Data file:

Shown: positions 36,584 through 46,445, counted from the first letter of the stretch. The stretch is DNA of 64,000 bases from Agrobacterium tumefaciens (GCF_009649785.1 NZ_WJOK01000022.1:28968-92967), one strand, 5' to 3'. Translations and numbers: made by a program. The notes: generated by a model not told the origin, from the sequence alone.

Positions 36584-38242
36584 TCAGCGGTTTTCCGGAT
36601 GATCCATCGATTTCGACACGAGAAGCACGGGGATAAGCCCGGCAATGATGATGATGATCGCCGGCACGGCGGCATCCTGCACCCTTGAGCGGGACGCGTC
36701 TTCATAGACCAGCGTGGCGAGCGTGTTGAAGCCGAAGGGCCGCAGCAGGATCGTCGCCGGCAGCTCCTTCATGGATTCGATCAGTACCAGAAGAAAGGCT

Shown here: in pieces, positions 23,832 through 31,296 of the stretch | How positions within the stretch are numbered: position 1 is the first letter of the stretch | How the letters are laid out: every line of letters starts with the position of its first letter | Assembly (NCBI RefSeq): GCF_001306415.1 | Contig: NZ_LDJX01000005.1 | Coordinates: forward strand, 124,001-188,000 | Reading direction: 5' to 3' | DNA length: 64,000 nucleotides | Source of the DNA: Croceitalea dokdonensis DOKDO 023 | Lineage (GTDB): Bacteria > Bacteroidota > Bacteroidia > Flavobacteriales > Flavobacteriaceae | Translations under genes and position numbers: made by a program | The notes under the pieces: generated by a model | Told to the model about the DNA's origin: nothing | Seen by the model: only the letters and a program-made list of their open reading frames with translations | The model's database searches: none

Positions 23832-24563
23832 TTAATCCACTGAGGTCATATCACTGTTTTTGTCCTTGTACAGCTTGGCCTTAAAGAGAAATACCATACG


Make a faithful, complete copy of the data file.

Shown: positions 36,584 through 46,445, counted from the first letter of the stretch. The stretch is DNA of 64,000 bases from Agrobacterium tumefaciens (GCF_009649785.1 NZ_WJOK01000022.1:28968-92967), one strand, 5' to 3'. Translations and numbers: made by a program. The notes: generated by a model not told the origin, from the sequence alone.

Positions 36584-38242
36584 TCAGCGGTTTTCCGGAT
36601 GATCCATCGATTTCGACACGAGAAGCACGGGGATAAGCCCGGCAATGATGATGATGATCGCCGGCACGGCGGCATCCTGCACCCTTGAGCGGGACGCGTC
36701 TTCATAGACCAGCGTGGCGAGCGTGTTGAAGCCGAAGGGCCGCAGCAGGATCGTCGCCGGCAGCTCCTTCATGGATTCGATCAGTACCAGAAGAAAGGCT

Shown here: in pieces, positions 23,832 through 31,296 of the stretch | How positions within the stretch are numbered: position 1 is the first letter of the stretch | How the letters are laid out: every line of letters starts with the position of its first letter | Assembly (NCBI RefSeq): GCF_001306415.1 | Contig: NZ_LDJX01000005.1 | Coordinates: forward strand, 124,001-188,000 | Reading direction: 5' to 3' | DNA length: 64,000 nucleotides | Source of the DNA: Croceitalea dokdonensis DOKDO 023 | Lineage (GTDB): Bacteria > Bacteroidota > Bacteroidia > Flavobacteriales > Flavobacteriaceae | Translations under genes and position numbers: made by a program | The notes under the pieces: generated by a model | Told to the model about the DNA's origin: nothing | Seen by the model: only the letters and a program-made list of their open reading frames with translations | The model's database searches: none

Positions 23832-24563
23832 TTAATCCACTGAGGTCATATCACTGTTTTTGTCCTTGTACAGCTTGGCCTTAAAGAGAAATACCATACG